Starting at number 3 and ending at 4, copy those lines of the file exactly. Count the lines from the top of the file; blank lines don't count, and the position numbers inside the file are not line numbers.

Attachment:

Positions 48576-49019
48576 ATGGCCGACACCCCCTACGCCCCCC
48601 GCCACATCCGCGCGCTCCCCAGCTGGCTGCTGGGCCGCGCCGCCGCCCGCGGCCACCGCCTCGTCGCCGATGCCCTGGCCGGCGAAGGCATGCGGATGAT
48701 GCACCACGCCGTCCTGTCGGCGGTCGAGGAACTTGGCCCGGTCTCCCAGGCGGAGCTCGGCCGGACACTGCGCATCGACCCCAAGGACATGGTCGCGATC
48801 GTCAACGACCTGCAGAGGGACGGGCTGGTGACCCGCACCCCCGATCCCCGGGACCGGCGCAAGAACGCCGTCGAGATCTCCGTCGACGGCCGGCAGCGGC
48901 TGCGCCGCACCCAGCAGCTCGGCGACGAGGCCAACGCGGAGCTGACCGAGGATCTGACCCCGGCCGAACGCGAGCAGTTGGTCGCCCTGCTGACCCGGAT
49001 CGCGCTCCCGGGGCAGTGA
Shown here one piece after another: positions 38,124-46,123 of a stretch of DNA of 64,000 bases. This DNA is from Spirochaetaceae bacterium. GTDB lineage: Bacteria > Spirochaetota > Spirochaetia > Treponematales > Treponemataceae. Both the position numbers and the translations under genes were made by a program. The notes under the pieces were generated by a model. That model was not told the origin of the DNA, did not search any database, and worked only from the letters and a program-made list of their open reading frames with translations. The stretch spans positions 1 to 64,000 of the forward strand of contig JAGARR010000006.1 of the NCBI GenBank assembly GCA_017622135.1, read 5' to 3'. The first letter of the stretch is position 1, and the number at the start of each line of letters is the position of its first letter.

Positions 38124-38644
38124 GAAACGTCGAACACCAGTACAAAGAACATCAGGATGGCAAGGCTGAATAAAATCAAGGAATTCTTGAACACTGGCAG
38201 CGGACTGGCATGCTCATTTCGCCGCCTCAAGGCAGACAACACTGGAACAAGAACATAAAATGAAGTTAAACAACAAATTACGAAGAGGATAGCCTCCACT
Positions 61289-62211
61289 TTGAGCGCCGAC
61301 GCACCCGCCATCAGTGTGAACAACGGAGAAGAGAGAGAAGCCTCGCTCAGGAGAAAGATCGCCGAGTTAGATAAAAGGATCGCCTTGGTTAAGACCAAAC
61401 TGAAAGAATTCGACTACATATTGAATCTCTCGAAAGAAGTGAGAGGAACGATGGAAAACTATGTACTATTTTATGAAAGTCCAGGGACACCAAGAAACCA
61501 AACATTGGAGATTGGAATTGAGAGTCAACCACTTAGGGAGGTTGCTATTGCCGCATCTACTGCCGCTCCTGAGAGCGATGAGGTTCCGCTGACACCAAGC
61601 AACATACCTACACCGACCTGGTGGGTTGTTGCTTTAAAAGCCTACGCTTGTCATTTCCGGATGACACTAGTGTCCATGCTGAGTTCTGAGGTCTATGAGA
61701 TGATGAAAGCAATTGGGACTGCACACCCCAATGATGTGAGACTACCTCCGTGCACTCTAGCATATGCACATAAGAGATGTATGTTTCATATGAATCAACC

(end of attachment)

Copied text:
48601 GCCACATCCGCGCGCTCCCCAGCTGGCTGCTGGGCCGCGCCGCCGCCCGCGGCCACCGCCTCGTCGCCGATGCCCTGGCCGGCGAAGGCATGCGGATGAT
48701 GCACCACGCCGTCCTGTCGGCGGTCGAGGAACTTGGCCCGGTCTCCCAGGCGGAGCTCGGCCGGACACTGCGCATCGACCCCAAGGACATGGTCGCGATC